Huge $254mn loss outpaces insurer’s predictions

Huge $254mn loss outpaces insurer’s predictions | Insurance Business America

Huge $254mn loss outpaces insurer’s predictions
QBE Insurance Group, Australia’s second-largest insurer, continues to suffer from subpar performance from its North American arm. After announcing a shocking plunge of $250mn in December, the insurer revised its annual net loss to $254mn Tuesday.

The loss is especially upsetting given the $761mn net profit QBE posted the year previously.

QBE attributes the profit plunge primarily to poor performance in its North American business, which posted a $482mn underwriting loss—more than twice the underwriting loss of $237mn in 2012. Gross written premiums fell 11% for QBE North America, averaging out to a 2% loss worldwide.

The lagging performance is primarily due to the U.S. housing market’s continuing recovery and a decreased need for the insurer’s mortgage services, QBE said in August.

Bank of America, once a large QBE client, was instrumental in the insurer’s drop in profit. The bank’s decision to sell a large portion of its lender-placed insurance book meant Bank of America had significantly less need of mortgage insurance provided by QBE.

Large claims as a result of severe weather events have also taken their toll on the company's performance.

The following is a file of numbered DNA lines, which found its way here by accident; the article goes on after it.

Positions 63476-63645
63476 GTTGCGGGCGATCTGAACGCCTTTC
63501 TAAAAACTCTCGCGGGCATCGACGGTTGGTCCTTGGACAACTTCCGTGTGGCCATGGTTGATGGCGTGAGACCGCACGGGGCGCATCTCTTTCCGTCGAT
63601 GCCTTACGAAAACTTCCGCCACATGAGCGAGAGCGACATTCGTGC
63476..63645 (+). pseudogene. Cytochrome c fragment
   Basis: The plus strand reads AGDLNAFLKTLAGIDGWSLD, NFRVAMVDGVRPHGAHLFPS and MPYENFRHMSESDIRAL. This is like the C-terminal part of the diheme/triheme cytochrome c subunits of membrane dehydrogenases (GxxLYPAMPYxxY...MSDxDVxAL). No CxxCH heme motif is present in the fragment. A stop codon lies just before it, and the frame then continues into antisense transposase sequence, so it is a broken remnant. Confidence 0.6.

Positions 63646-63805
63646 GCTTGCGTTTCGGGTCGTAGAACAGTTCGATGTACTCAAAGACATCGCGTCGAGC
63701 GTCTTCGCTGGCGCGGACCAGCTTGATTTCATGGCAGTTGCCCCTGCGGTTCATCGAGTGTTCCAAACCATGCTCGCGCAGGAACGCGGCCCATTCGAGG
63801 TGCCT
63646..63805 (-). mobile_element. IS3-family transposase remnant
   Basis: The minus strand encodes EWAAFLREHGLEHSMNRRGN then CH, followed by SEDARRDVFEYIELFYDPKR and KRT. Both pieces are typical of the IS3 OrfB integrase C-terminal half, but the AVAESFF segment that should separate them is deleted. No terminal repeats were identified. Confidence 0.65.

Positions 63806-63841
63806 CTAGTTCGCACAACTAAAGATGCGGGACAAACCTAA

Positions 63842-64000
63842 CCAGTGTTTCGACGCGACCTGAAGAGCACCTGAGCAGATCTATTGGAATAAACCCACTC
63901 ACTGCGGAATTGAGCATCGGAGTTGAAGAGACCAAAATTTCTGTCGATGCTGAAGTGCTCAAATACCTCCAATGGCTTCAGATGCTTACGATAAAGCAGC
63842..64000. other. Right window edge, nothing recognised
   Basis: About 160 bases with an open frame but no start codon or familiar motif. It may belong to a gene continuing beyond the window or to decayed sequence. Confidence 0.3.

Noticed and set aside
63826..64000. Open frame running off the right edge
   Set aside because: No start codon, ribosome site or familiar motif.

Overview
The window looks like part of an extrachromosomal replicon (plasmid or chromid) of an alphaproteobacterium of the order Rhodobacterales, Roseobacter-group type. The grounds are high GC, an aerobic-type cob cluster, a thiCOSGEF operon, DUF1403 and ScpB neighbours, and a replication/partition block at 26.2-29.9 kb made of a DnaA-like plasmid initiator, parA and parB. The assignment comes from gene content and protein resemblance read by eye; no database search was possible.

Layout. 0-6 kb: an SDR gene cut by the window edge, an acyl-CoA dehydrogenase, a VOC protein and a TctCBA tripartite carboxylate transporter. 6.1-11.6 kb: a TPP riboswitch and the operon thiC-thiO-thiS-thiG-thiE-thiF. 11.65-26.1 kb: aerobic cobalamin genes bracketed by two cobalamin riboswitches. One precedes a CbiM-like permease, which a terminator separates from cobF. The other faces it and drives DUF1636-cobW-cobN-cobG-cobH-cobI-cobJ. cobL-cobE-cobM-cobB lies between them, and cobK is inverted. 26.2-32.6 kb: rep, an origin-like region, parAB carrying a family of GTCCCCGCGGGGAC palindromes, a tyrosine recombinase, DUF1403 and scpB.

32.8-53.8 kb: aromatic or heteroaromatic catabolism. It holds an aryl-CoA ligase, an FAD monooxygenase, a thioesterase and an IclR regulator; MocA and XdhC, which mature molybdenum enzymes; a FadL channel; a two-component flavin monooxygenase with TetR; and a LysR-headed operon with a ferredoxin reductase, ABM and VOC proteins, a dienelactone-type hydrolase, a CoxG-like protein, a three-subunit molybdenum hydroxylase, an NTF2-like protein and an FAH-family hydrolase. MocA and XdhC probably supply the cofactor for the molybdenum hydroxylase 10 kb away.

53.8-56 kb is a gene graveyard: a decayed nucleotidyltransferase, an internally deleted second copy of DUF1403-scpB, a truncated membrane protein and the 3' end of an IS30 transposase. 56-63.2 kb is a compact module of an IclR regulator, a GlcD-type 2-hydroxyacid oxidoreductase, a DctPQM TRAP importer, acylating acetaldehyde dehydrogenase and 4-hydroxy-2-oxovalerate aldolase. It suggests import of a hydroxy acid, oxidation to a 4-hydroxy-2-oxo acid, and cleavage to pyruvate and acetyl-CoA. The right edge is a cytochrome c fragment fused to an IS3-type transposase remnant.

QBE Chief Executive John Neal is not ready to give up on the company’s North American operations yet, however.

“While the disappointing performance of our North American operations dominated the 2013 financial results, we have taken necessary but painful action to address the issues and return this business to profit,” Neal said in a statement.

He later added, “The North American business will return to profit in 2014.”

“What I am flagging gently is for the business to return to the level of profitability we are looking for universally across QBE’s business that might take another 12 months through to 2015,” he said.

QBE plans to increase premium rates 2.5% in 2014 in order to ensure that improvement.

Stockholders appeared to accept Neal’s determination, and QBE stocks climbed to its highest levels in two months.

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